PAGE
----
San Japan Bound!

By the time you read this, our product demonstrator will be at San Japan’s table-top gaming room showing off the version 0.02 alpha of Aes: Brass Revolution! Available to play testers will be a free bookmark and a chance at a free art print in one of three sizes: 4×6″, 6×8″, or 8.5×11″.

Friday will be casual, with one game possibly running before the Masquerade Ball at 7:30 PM and possibly one after it’s done (after 11:30 PM in the late night gaming room). On Saturday, he’ll be setting up a poster to advertise and running games all day into the late night.


On Sunday, after check out, he’ll run a few more games before the con closes down. There’s no set start or end times and the game is designed to run with as few as 1 player. Stop on by!

Character Sheet Download

Want to get a better look at the character sheet for Aes? Here you go!

Downloadable Aes Character Sheet

As mentioned, this is version 2. You can see lo-res images of the first attempt on the game’s Facebook page and Twitter. This is likely to be the version used for much of testing, until some fundamental alteration in game mechanics is needed.

Character Sheet v2

One of the key parts of any game is the character sheet. It has to be brief (2 pages, at most) and contain the most vital information for players to consult at a glance. Here’s a break down of how we’re constructing one for Aes.

While the first served mainly as a learning exercise in the use of Photoshop to create such a form, the second iteration is intended to last far longer into the play cycle.

AesCharacterSheetPage01Page 1 is the most complex. The upper left quarter is for character descriptors. Below that, the weapons. Across from the weapons is the armor, close by due to the association. Above that are the vitals: the ideals, derived stats, and the two fluctuating numbers, augs and XP.

In the future, augs and XP will get their own joint box, since it’s likely players will be changing the values there. Augs may also be moved to the back.

The last two spaces are talents (not yet implemented) and faculties. Keeping the faculties to one line each allowed for each compilation of the derived numbers they conveyed. The visual motif of a pentagon to represent levels of talents and faculties may or may not be retained in the future, but seems to have gone over well so far.


Page 2 breathes a bit better. The levels are there on the bottom as a reminder, but it’s likely they’ll be moved to the front. Goals is at the top to help the player cement their character motivation, as well as to supply the Invisible Hand with material they can use. The others are there to allow players to both note what they have and give room for brief descriptions.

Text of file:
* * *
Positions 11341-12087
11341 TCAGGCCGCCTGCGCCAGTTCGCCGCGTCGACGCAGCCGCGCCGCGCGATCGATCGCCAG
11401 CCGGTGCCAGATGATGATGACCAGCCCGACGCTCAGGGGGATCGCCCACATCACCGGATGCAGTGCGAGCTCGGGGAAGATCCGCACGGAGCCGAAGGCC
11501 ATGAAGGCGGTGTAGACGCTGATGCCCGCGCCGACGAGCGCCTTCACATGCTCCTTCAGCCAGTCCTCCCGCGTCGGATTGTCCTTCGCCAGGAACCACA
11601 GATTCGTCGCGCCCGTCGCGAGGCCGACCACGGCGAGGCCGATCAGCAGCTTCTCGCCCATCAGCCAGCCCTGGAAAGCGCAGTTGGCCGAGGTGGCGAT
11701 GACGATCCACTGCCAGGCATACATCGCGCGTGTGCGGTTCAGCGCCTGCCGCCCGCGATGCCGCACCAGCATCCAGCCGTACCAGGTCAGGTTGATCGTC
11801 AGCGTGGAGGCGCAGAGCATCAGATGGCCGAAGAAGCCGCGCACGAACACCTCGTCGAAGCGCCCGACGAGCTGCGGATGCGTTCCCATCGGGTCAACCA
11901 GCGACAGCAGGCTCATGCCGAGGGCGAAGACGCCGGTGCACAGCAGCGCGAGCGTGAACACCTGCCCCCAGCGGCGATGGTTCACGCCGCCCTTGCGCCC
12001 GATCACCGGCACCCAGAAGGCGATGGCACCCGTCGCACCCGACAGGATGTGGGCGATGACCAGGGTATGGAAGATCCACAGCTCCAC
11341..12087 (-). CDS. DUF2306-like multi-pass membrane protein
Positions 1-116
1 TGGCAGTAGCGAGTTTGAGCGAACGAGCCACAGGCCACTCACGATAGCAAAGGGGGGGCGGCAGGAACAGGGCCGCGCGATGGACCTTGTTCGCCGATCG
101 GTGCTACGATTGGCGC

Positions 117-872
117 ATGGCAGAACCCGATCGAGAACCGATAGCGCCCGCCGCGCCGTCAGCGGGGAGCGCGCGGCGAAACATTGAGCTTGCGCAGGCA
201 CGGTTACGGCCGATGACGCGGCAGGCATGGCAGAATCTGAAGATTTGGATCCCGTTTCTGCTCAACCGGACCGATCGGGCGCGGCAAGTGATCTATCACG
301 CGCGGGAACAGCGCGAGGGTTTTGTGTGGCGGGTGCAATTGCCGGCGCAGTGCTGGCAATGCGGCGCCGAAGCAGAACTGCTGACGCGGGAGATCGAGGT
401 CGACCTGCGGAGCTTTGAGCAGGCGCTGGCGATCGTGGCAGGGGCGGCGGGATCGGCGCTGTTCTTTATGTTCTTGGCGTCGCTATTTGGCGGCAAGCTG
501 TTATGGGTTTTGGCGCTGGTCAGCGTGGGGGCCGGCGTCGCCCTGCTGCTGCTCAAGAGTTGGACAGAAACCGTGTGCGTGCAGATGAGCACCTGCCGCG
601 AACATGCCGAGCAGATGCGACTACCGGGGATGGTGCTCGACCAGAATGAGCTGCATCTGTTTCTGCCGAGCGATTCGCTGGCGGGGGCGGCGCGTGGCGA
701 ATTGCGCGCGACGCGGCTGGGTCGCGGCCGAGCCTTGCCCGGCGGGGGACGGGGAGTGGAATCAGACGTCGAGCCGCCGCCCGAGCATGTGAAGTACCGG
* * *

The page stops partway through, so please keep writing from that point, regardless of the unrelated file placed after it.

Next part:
Originally, there were fewer lines in the boxes. I increased the number per the advice of the play testers. I may also adjust the dimensions to move material from the front page.

Overall, this design has many elements we can see remaining in place for some time to come. A third iteration will likely be a ways off, when further refinement of the system has occurred.

The Feel of Aes

When we decided to go the path of Minimum Viable Product, we started with the feel of the game. When someone plays, what emotions do we want them to experience? Table-top RPG’s can cover quite a few, such as fellowship, challenges, or narratives. Fellowship is the social aspect of playing with other people; challenge is the defeat of complex bosses; and, narrative is the story of the adventures.

We picked growth and discovery. We want explorers to experience the growth of their characters over time. You don’t start out as greater than those around you – your beginning level is about average for the surrounding. It’s up to you to work and struggle to stand out and forge your own path. (Contrast this with games that have level 1 characters as already greater than normal.) The world needs exceptional people and the explorer needs to fill that need through their own development. The morality of the game, measured by ideals, is woven into the design by how it steers that growth. Certain kinds of progress will be favored over others, i.e. becoming a wealthy founder of an industry is going to be easier than trying to live by burning orphanages on sight.